FAQs on Selective Nerve Root Block in Colorado
The selective nerve root block is an injection that helps relief the pain associated with irritated and compressed nerves that spur from the spinal cord. The block involves injecting a local anesthetic, corticosteroid, and/or neurolytic agent along a specific nerve root.
Why is the nerve root block done?
Along the spine, there are holes (called foramina) through which nerve roots emerge. Bulging discs, bone spurs, vertebrae shifting, and other spinal problems can cause these nerves to be compressed (pinched). The selective nerve root block will relieve the pain associated with these structures.
What symptoms are treated using the selective nerve root block?
When the spinal nerves are pinched and irritated, inflammation occurs. This can produce numbness, tingling, and pain, which can radiate into an arm or leg. The nerve block is used to relieve all these symptoms.
Will the procedure hurt?
The injection involves use of a local anesthetic, which numbs the injection area and is instilled onto the targeted nerve. You may feel some pressure during the procedure, and mild soreness at the injection site afterwards. When the doctor injects the anesthetic, some patients report feeling a slight pinch and burning sensation. As the medication hits the nerve, you can feel a mild electric zing, which is like striking your funny bone. Discomfort of the back is easily relieved by using an ice pack to the area.
Will I be asleep for the selective nerve root block?
The doctor will recommend that you receive a sedative for the procedure. This medication is given through an intravenous line, and kit keeps you very comfortable. You may have no memory at all regarding the procedure. Because a sedative is given, don’t eat/drink after midnight before your scheduled appointment.
How is the selective nerve root block done?
A nurse has you change into a gown, and places an IV in your arm. Monitoring devices are attached to your arm and finger, and you are positioned face-down on the table. Your neck or back is cleaned with an antiseptic solution, a sedative is administered in your IV, and the doctor numbs the skin and deeper tissues with a local anesthetic. The procedure is inserted through the skin and positioned near the nerve using fluoroscopy. After position is confirmed, the medication is injected onto the nerve root. The procedure needle is removed, and a small band-aid is applied.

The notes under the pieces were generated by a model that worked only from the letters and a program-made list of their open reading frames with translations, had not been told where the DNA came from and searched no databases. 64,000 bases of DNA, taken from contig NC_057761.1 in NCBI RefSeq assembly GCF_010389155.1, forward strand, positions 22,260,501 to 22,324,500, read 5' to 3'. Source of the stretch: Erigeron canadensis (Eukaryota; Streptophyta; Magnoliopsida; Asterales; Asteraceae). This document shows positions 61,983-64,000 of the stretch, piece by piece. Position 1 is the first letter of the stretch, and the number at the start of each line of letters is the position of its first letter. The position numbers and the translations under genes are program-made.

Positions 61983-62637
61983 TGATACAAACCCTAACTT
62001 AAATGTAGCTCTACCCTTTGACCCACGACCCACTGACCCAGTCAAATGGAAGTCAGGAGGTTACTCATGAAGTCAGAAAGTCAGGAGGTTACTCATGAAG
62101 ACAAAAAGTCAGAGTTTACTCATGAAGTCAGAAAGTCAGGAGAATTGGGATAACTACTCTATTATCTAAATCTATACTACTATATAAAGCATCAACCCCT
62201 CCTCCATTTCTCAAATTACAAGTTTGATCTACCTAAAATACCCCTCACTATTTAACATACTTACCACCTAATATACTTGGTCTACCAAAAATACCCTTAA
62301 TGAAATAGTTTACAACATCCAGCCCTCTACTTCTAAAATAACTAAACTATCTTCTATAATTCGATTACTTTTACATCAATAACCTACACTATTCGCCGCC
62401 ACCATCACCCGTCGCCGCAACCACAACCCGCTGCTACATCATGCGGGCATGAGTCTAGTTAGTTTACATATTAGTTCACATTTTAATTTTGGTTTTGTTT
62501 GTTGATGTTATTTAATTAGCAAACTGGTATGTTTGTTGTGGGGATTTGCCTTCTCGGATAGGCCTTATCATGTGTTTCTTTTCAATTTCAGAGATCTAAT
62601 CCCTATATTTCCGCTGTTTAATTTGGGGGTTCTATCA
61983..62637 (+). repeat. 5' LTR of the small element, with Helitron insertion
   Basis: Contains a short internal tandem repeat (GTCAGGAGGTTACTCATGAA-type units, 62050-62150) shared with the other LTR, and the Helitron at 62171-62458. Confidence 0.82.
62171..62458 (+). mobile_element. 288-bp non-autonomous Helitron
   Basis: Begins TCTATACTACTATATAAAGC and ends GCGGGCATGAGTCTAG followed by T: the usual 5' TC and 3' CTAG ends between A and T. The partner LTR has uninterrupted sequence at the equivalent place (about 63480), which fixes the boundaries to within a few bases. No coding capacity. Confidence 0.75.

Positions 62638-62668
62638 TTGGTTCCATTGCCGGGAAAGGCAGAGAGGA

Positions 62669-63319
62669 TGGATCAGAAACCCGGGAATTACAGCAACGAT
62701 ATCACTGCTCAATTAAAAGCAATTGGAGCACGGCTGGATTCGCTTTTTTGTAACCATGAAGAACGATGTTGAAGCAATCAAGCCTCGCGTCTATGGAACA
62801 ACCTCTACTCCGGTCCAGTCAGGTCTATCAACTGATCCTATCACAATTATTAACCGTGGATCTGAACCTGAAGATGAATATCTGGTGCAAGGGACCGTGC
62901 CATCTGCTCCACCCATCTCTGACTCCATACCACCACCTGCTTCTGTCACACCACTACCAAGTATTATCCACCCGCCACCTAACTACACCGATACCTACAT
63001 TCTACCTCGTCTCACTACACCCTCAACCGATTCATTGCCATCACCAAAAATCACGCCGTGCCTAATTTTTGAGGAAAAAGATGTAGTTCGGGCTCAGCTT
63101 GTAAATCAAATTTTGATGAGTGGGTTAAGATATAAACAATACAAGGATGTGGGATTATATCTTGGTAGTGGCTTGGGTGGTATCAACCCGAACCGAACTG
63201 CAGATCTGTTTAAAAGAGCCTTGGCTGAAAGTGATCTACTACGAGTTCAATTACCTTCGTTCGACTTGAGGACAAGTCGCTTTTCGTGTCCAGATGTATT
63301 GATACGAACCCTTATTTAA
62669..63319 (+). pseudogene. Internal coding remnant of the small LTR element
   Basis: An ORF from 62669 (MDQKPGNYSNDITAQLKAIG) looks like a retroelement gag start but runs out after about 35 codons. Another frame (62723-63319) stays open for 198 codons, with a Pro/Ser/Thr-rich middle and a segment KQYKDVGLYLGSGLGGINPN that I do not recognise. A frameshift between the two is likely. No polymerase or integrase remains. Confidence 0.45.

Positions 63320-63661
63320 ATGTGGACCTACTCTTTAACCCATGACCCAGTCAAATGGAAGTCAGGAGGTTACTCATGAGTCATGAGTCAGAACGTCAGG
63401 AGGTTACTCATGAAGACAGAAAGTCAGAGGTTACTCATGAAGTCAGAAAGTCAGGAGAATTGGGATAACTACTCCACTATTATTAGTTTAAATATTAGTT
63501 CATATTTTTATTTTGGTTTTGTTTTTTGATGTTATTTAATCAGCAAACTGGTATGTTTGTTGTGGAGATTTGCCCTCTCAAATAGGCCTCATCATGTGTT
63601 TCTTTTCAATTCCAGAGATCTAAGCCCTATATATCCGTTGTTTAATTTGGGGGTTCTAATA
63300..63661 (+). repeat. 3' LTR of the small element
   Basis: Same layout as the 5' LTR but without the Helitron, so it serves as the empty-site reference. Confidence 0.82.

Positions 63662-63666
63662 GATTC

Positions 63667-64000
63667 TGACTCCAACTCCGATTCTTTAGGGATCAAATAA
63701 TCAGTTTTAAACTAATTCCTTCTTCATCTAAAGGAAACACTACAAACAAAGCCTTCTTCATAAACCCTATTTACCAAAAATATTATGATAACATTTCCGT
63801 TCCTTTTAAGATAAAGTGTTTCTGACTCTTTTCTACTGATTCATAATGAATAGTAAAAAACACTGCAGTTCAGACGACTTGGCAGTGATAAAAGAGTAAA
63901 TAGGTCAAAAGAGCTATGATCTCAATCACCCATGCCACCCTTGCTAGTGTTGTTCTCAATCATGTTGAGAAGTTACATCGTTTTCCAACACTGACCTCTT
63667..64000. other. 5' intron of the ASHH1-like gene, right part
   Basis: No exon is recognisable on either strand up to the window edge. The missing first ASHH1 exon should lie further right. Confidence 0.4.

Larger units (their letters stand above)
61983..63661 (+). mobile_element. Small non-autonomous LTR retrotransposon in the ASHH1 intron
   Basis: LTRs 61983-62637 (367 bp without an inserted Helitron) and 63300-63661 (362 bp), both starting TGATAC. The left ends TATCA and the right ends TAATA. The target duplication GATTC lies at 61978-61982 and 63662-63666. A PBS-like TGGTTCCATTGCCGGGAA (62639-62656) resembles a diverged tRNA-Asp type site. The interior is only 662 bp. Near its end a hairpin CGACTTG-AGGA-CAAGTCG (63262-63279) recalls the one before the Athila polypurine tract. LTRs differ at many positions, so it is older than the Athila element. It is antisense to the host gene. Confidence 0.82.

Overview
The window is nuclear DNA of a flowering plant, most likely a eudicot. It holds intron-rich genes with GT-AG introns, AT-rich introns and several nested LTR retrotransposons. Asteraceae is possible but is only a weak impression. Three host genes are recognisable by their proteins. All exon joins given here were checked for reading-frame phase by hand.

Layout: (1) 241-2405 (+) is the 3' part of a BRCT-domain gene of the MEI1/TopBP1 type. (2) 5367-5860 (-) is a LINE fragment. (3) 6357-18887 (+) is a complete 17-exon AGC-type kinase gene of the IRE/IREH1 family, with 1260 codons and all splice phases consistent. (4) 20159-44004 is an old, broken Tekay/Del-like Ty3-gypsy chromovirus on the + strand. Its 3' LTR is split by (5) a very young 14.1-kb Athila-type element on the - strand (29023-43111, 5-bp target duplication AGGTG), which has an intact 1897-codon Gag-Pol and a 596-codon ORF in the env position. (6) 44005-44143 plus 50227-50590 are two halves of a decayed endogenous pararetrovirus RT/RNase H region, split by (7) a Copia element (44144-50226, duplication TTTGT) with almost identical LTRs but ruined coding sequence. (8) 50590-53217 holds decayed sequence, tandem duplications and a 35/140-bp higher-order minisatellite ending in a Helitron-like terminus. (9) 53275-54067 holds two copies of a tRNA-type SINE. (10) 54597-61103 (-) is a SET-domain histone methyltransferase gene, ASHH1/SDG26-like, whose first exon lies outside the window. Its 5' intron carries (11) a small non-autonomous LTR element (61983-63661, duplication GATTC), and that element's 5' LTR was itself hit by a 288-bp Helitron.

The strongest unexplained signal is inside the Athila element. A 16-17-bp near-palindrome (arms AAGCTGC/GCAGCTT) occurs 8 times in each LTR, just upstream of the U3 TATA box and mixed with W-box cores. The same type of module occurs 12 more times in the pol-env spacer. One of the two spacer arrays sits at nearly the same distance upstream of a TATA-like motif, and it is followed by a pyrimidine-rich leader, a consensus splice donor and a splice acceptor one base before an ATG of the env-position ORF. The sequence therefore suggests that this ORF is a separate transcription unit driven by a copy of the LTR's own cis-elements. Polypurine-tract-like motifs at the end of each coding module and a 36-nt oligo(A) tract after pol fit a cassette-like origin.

What can I expect after the selective nerve root injection?
Immediately after the procedure, you may feel a tingling or warmth in your arm or leg, depending on what was injected. Most patients report their pain is lessened. The nurse monitors you in the recovery area for 1-2 hours. After 2-3 hours, as the anesthetic wears off, you may notice some soreness at the injection site. Use an ice pack to relieve this discomfort. We recommend you rest for 2-3 days, and gradually return to usual activities.
Does the selective nerve root block work?
In a study involving 28 patients with radicular pain related to cervical disc disease or spondylosis, researchers evaluated the effectiveness of the selective nerve root block, which involved 3 injections done 2 weeks apart. The average pain score dropped from a mean of 7.8 to 2.9 at 3 months. In addition, the success rate was 71%, with over half still having pain relief after one year. Another clinical study showed an efficacy rate of 86% when the block was used for treating sciatica.
Chung JY, Yim JH, Seo HY, et al. (2012). The Efficacy and Persistence of Selective Nerve Root Block under Fluoroscopic Guidance for Cervical Radiculopathy. Asian Spine Journal, 6(4), 227-232.
Pfirrmann CWA, Oberholzer PA, Zanetti M, et al. (2001). Selective Nerve Root Blocks for the Treatment of Sciatica: Evaluation of Injection Site and Effectiveness—A Study with Patients and Cadavers. Vasc & Intervent Radiol, 221(3).